Joseph Mallord William TurnerEdinburgh from St Anthony's Chapel, with Holyrood and Calton Hill 1834

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Artwork details

Artist
Title
Edinburgh from St Anthony's Chapel, with Holyrood and Calton Hill
From Stirling and Edinburgh Sketchbook
Turner Bequest CCLXIX
Date 1834
MediumGraphite on paper
Dimensionssupport: 113 x 190 mm
Collection
Tate
Acquisition Accepted by the nation as part of the Turner Bequest 1856
Reference
D26431
Turner Bequest CCLXIX 89 a
View this artwork by appointment, at Tate Britain's Prints and Drawings Rooms

Catalogue entry

Joseph Mallord William Turner 1775–1851
Folio 89 Verso:
Edinburgh from St Anthony’s Chapel, with Holyrood and Calton Hill 1834
D26431
Turner Bequest CCLXIX 89a
Pencil on off-white wove paper, 113 x 190 mm
Inscribed in pencil by Turner ?‘Borders’ bottom right
 
Accepted by the nation as part of the Turner Bequest 1856
The drawing across this page and folio 90 (D26432) is the last in a series of sketches of Edinburgh from St Anthony’s Chapel in Holyrood Park. The series probably begins on folio 81 verso (D26415) and continued almost uninterrupted until folio 90: folios 81 verso–84 verso, 85 verso–87 verso and 88 verso–90 (D26415–D26421, D26423–D26427, D26429–D26432).
The sketches were made in preparation for a watercolour of Edinburgh from St Anthony’s Chapel circa 1834 (whereabouts unknown)1 which had been commissioned to illustrate the first volume of Tales of a Grandfather in Robert Cadell’s new edition of Sir Walter Scott’s Prose Works. The view may also have been considered as a possible illustration to Scott’s novel The Heart of Midlothian, 1818.2 Turner made the sketches on 1 October after visiting several sites in the city with the edition’s publisher Robert Cadell.3
The sketches are at first rough and tentative, showing various views from the slopes of Arthur’s Seat near the chapel but without displaying any real sense of composition. The genesis of a finished picture emerges on folio 88 verso (D26429) with alternative compositions on folios 89 (D26430) and the present page. These sketches not only have a stronger composition but are also more finished and contain more information and detail. The present sketch is the culmination of the series. It is highly composed and detailed, and the most highly worked and carefully executed.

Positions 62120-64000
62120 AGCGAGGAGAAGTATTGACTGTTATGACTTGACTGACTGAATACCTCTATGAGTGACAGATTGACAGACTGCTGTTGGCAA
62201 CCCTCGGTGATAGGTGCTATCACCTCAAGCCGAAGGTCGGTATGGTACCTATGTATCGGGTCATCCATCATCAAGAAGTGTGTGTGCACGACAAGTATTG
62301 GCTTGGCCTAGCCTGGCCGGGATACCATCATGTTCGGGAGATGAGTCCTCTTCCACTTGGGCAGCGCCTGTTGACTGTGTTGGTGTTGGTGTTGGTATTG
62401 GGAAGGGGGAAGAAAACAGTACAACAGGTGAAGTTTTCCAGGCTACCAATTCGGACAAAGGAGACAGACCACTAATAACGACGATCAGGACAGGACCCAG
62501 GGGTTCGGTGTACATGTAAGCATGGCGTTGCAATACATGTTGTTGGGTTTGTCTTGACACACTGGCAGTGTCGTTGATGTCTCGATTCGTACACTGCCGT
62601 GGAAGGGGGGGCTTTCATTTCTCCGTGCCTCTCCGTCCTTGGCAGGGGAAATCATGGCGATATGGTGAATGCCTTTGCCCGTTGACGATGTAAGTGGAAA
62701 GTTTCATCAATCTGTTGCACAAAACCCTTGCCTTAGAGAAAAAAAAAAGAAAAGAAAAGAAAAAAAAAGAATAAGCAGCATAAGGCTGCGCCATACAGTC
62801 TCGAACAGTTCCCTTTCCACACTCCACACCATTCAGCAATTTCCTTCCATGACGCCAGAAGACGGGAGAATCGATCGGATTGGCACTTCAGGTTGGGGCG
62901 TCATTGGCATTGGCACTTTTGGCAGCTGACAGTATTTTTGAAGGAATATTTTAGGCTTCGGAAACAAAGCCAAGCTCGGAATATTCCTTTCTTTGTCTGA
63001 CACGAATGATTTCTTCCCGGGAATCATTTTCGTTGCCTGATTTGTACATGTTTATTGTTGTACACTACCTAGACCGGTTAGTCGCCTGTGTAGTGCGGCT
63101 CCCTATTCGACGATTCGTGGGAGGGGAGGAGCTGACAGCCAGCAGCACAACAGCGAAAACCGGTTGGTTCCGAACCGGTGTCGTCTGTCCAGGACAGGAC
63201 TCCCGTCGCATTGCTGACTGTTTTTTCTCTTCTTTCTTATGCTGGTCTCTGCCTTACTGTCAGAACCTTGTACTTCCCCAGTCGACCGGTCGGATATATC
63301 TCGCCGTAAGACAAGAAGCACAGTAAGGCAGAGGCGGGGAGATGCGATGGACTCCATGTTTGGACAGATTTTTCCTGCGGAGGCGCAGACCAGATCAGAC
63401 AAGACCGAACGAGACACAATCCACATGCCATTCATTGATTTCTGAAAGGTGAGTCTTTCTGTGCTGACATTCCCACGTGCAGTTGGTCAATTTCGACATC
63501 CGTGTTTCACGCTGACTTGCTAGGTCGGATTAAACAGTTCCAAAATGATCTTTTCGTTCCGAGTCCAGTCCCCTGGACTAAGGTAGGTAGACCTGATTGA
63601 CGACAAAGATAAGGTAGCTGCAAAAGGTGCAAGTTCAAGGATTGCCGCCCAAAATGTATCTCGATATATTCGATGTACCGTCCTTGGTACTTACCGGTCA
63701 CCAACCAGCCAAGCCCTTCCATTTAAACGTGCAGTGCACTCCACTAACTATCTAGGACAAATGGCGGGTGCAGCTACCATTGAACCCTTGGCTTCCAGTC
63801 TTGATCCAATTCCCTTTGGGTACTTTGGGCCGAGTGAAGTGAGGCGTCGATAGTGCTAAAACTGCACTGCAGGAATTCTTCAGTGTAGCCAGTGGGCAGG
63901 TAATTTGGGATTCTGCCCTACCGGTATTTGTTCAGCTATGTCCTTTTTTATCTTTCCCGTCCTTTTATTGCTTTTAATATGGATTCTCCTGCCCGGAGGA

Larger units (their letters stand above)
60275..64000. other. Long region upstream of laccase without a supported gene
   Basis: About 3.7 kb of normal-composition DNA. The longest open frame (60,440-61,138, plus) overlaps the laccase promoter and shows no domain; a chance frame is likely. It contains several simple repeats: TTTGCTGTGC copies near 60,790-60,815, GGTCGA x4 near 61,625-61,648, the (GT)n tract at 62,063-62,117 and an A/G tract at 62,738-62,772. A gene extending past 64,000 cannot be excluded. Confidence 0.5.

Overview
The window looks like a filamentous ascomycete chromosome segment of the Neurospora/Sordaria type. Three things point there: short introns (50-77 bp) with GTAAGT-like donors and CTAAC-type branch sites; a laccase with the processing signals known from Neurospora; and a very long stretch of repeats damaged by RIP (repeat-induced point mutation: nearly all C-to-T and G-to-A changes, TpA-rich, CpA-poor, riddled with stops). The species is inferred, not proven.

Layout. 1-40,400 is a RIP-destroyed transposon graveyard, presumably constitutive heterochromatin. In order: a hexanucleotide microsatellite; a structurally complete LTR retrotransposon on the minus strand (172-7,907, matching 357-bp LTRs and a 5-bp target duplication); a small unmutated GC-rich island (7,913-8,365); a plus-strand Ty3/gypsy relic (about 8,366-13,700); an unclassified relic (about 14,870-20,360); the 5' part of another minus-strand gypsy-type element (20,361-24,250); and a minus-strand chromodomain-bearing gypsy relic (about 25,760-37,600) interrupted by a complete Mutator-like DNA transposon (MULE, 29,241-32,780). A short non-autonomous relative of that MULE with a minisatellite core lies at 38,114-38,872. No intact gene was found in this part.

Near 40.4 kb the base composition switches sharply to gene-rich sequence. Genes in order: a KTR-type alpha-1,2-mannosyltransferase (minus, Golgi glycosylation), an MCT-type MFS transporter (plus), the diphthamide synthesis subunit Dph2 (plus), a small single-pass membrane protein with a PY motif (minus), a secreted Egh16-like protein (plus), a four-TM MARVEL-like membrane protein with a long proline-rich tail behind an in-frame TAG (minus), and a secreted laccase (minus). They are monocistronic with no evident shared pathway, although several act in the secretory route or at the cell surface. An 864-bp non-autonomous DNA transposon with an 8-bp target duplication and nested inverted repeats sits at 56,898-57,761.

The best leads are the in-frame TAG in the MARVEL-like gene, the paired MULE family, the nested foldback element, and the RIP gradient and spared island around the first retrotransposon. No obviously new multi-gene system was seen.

The Prose Works design is not based on any single one of these sketches. Instead, Turner used the whole series as source material, taking details from a number of sketches and from sketches made elsewhere in the city, and manipulating the elements to form a more satisfactory composition. He is likely also to have referred to sketches made on previous visits to Scotland, as well as relying on memory. The composition of the Prose Works design, and some of its details, recall a drawing of the same subject made during Turner’s 1801 visit to Scotland. Edinburgh from St Anthony’s Chapel, 1801 (Fogg Art Museum, Harvard University Art Museum, Cambridge, USA) is a carefully executed, though unfinished, pencil drawing of the view. Like the watercolour, but unlike any of the sketches in the Stirling and Edinburgh book, the ruins of St Anthony’s Chapel appear to the right of Edinburgh Castle. Certain details – the chapel ruins, the castle, the crown spire of St Giles’s Cathedral and Holyrood Palace – are all similar in the Prose Work design, and the 1801 drawing, suggesting that Turner referred to it alongside his 1834 sketches.
On the current page, drawn with the sketchbook inverted, is the right half of the view from Arthur’s Seat. The ruins of St Anthony’s Chapel appear in the foreground, the most detailed sketch that Turner made of them in 1834. To the left is Holyrood Palace with the ruins of Holyrood Abbey at the right. Above is the Robert Burns Memorial and above that on Calton Hill are the Nelson Monument and the half-built National Monument. Most of the city, including Edinburgh Castle, is shown on folio 90 where the sketch continues.

Thomas Ardill
November 2010

1
Andrew Wilton, J.M.W. Turner: His Life and Work, Fribourg 1979, p.433 no.1120.
2
Robert Cadell approached Turner in 1833 to illustrate his new edition of the Waverley Novels. Turner eventually turned down the commission, and Cadell was forced to seek other artists to complete the illustrations. He seems to have selected many of the same subjects that he first suggested to Turner. For Cadell’s ‘Abbotsford edition’ of the publication, Clarkson Stanfield illustrated ‘Edinburgh from St Anthony’s Chapel’ for the Heart of Midlothian: Sir Walter Scott, Waverley Novels [Abbotsford Edition], vol.3, Edinburgh 1843, title-page.
3
Finley 1980, p.182.

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